It is honestly a miracle that we made it to Kandern. We were dropped by one man on the side of the almost-highway. A car stopped for us, but only to threaten us with calling the police. We brushed him off – the police had already passed and given us no problem. Well, fifteen minutes later a shiny, flashing lights patrol car stopped just ahead of us. Not that I’m anti-police, as my father was among the enforcers of law, but these guys were jerks. The man asked if I spoke German, and when I replied ‘no’, he angrily asked ‘Why?’. Perhaps because if one was required to master the language of a country before visiting, they’d spend their lives learning languages and going nowhere. Anyways, I am grateful that they didn’t fine us (technically I think our hitching spot wasn’t illegal, as we weren’t on the autobahn). They took us to a ‘better location’. Despite the inconvenience of being scolded by the authorities, I feel a little bit cool for acquiring a ride in a foreign cop car.

Later we were dropped in a city center by a well-meaning, but not hitching-savvy lift. City centers are the black holes of hitchhiking. You get sucked in with no way out. So we reserved ourselves to our unfortunate fate of being trapped until the following day. But solitary freedom was so close! We didn’t give up, and the pedestrians of Freiberg proved really friendly and full of hitchhiking advice. Sadly for us, each new person contradicted the last. We moved round and round a triangle section of street, all to no avail. Finally we ended up at a traffic light looking hopefully at each car with our sign. About three green lights in, a long haired man with rock music wafting from his car stopped and asked if we were going to Basel. That was exactly where we were going. As we jumped in quickly (we’re getting really good at that – bags and all), I informed him he was my favorite person ever. That’s a slight hyperbole, but he was my favorite person I’d seen that day.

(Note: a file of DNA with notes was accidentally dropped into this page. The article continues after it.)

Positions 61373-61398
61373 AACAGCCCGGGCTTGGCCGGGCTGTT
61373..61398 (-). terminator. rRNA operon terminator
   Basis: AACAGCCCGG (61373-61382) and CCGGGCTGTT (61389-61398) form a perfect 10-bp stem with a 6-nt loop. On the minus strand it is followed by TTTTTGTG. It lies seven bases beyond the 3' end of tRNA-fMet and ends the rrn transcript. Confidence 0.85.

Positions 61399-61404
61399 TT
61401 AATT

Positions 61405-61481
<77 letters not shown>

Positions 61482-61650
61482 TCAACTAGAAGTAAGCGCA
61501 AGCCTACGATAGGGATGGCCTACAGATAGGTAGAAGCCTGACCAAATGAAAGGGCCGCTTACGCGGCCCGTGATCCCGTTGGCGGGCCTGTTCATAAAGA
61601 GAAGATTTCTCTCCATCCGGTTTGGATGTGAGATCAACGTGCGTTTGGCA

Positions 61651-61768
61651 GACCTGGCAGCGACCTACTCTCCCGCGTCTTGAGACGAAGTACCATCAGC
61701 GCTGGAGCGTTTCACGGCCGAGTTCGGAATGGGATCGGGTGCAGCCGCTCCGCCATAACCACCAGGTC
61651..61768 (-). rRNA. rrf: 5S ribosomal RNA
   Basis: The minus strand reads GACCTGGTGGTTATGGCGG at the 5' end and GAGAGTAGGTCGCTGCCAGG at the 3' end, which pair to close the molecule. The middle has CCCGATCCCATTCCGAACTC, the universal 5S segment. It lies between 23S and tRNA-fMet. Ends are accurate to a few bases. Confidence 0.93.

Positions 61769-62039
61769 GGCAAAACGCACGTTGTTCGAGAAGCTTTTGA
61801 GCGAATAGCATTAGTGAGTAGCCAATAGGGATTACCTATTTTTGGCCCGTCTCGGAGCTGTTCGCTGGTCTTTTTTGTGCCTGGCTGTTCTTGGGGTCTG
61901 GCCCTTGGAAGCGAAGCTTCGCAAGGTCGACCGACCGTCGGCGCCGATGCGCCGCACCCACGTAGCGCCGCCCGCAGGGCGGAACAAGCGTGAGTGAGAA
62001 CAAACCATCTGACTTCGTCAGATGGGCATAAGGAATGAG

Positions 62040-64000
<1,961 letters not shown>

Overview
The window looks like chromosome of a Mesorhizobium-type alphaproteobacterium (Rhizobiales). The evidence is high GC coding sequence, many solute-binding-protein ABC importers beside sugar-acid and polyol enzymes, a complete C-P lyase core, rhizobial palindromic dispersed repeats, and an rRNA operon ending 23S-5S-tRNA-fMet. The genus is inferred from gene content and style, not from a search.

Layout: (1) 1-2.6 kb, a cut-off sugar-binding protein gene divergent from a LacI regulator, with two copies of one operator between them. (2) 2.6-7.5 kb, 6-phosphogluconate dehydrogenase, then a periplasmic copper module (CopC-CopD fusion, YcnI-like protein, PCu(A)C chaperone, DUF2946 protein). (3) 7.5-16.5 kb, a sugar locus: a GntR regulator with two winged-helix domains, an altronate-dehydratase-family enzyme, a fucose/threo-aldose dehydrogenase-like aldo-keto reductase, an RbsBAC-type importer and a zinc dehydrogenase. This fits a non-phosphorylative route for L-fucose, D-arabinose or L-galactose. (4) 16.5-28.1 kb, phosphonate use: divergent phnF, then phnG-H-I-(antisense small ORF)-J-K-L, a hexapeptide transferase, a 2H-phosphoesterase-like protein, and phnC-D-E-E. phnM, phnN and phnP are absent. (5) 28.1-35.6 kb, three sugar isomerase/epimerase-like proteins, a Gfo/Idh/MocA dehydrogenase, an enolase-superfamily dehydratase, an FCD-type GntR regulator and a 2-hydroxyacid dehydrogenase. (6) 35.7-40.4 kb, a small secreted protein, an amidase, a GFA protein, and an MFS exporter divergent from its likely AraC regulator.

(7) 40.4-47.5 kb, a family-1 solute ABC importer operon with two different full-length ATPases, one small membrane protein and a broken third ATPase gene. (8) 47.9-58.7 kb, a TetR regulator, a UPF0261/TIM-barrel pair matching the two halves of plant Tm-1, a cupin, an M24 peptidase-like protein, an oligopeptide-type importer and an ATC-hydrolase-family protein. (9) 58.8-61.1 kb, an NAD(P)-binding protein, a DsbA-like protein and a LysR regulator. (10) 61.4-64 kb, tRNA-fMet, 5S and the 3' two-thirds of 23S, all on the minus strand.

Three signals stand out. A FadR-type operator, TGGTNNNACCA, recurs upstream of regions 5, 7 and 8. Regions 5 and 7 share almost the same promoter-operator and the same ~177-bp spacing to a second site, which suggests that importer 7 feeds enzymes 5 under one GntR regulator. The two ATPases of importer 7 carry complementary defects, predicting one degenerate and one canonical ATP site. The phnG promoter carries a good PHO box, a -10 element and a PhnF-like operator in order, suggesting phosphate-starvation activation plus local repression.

Until I met our next lift. We weren’t exactly going to Basel. That too was a hyperbole. We were actually going to a tiny town in Germany that was on the way. We were dropped at the autobahn exit, precisely fourteen kilometers away from our destination. Fourteen kilometers, we figured, was walkable. But a bit miserably so. We decided to try a walk-and-hitch. But before we started walking a car stopped for us. ‘Kandern‘? He asked. It’s way out in the country and we’d never make it, he insisted. So he drove us, I suspect fourteen kilometers out of his way, all the way to our destination.

Then commenced a wonderful few days of birthrighter solitude. Courtesy of our friends Scott and Cammy, who happened to be back in the States at the time. I’m not entirely sure how the other two spent their time. I did a lot of reading to the calm sounds of Brian Eno, sitting outside just absorbing the silence, stretching, and being blissfully unproductive and unsociable. It was great. Oh, though Christy and I did go on a tour of Black Forest Academy, the reason for Scott and Cammy’s presence in Kandern. That was really cool – I was impressed with it. Our last night we had waffles. Oatmeal and chocolate chip waffles. Aka my favorite food. Good times. We were all sad to leave, but the next stop was Lucerne, Switzerland – Valerie’s favorite city, and home of my friend Viv, whom I met while Wwoofing in Ireland, and incidentally who introduced me to hitchhiking.

That day of hitching proved epic. We walked across the German/Swiss border and we hitched a caravan! A caravan! Score, score, score! And so Switzerland became the land of magic.